The Movement Of Satyagraha, By Mohandas Karamchand Gandhi

opinion Essay
1313 words
1313 words

Mohandas Karamchand Gandhi was many different words. He was noncooperation, civil disobedience, fasting, a political leader, a human to some, a god to others. Gandhi was truth. As the father of Satyagraha, or ‘truth-seizing’ Gandhi believed that “Satyagraha is the weapon of the strong, it admits of no violence under any circumstances whatsoever, and it even insists upon truth” (Quinn 2013: 206). The name of the movement of Satyagraha also stands for ‘soul’ or ‘love’ power. This is because the act of Satyagraha is to spread love even to those who show hatred. The term ahimsa, nonviolence or non-harm, is the root of Satyagraha. Gandhi wanted to make India independent without killing or hurting others, he wanted to use nonviolent techniques to …show more content…

In this essay, the author

  • Explains that mohandas karamchand gandhi was noncooperation, civil disobedience, fasting, a political leader, human to some, and god to others. the name of the movement of satyagraha stands for ‘soul’ or ‘love’ power.
  • Opines that satyagraha is an essential of real education that a cild should learn. it encompasses self-restraint, discipline, control, and suffering.
  • Explains gandhi's nonviolent movement, the salt march, and his many fasts. his self-suffering was what conquered violence.
  • Argues that gandhi's satyagraha is ineffective if it doesn't have the right people leading it.
  • Opines that satyagraha and its ideals aren't outdated, as media is a large factor in social change, making it difficult to create non-violent movements.

They must be able to make interactions in their life fully nonviolent and be able to follow ahimsa. This practice does not mean stay neutral and not participate in a movement. Ahimsa, as well as satyagraha, call people to action and ask of them to continue to seek the truth. Gandhi had times in his life when he sought personal truth. He realized he was not being the best husband he could be, this is one of the moments in Gandhi’s life where those around him could really see the humanness of what they thought to be their perfect leader. Another element of satyagraha is Tapasya, which encompasses self-restraint, discipline, control, and suffering. In the practice of satyagraha, one must be prepared to give some elements of themselves up as well as some aspects of their lives. Gandhi thought that, “[Satyagraha] should be an essential of real education that a cild should learn, that in the struggle of life, it can easily conquer hate by love, untruth by truth, violence by self-suffering” (Gandhi 2001: 36). This statement embodies the different elements of satyagraha perfectly, there cannot be change if a movement is static. To create the desired change the people must be filled with a passion in a positive direction. Just as hate creates more hate, a positive and a negative will …show more content…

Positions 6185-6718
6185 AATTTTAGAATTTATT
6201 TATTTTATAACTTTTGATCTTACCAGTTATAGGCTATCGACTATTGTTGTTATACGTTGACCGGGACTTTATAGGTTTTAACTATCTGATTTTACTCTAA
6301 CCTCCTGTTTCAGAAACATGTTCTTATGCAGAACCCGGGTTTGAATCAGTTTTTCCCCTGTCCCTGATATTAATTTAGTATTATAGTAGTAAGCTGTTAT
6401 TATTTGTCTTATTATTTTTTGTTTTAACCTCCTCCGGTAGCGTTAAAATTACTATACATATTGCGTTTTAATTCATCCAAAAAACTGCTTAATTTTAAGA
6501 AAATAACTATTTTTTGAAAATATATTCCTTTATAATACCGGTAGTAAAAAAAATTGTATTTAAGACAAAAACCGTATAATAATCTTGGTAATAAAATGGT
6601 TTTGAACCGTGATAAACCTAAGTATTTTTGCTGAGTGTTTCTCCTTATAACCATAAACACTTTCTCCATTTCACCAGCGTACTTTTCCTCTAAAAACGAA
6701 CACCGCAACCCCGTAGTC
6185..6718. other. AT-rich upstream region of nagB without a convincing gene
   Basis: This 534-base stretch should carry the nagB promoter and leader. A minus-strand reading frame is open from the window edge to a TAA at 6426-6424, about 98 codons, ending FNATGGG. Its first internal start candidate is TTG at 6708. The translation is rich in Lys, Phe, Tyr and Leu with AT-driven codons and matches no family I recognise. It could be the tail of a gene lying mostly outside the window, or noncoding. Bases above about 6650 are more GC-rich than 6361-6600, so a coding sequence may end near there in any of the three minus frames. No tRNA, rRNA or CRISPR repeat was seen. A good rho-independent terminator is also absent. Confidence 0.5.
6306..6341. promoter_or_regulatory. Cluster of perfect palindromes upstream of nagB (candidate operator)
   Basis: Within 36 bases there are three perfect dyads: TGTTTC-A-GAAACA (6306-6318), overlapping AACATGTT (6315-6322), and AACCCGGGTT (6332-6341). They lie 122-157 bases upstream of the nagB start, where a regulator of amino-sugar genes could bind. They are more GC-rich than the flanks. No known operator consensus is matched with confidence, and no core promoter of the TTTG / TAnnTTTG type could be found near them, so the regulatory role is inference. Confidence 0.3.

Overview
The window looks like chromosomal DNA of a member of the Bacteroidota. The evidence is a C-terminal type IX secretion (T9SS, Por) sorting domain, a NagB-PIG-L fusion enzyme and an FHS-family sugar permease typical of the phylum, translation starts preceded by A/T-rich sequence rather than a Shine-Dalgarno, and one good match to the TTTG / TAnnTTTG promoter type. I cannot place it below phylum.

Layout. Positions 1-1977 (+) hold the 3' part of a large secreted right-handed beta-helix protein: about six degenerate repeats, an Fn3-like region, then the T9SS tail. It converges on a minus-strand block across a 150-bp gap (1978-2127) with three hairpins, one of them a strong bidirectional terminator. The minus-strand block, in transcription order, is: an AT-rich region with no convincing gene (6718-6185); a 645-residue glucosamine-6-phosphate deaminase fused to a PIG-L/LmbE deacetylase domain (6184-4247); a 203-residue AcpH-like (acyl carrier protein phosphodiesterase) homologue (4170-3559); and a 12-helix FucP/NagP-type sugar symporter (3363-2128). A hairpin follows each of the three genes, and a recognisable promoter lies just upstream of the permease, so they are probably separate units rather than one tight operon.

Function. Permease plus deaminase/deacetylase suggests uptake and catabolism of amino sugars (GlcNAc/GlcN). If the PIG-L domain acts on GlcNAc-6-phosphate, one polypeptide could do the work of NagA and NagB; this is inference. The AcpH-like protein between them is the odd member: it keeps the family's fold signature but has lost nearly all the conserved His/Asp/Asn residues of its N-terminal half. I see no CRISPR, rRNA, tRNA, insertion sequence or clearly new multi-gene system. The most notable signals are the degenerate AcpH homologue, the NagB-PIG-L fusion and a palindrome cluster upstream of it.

The power is found in the many, these amazing social changes would not have been accomplished if Gandhi was not able to gather such a large number of people who desperately needed change and were willing to do anything to make it happen. In theory, if the entire world used the ideals of satyagraha, we would live forever in peace and happiness. There would be no war because war is a violent technique. There would be no hatred because hate is a violent act. One of the many problems with humanity is also the thing that makes humans so unique. Our ability to experience intense emotion controls many actions that we make. Gandhi once encouraged nonviolent techniques to be used against Hitler and the Nazis. Gandhi was filled with a lot of love, but there have been people whose hatred cannot be overcome with love. Hitler and his army of Nazis is such a specific circumstance that was planned so it took the humanity out of each of his followers. They each had one small job in the process of exterminating a race that they did not feel as if they were really doing anything wrong. They did not blame themselves for the deaths of the innocent because they did not have to experience the entire process. The British rule over India was extremely different. Although they ruthlessly killed, the British had to live with the Indians, often having to communicate directly with Indians everyday. This is why Gandhi’s

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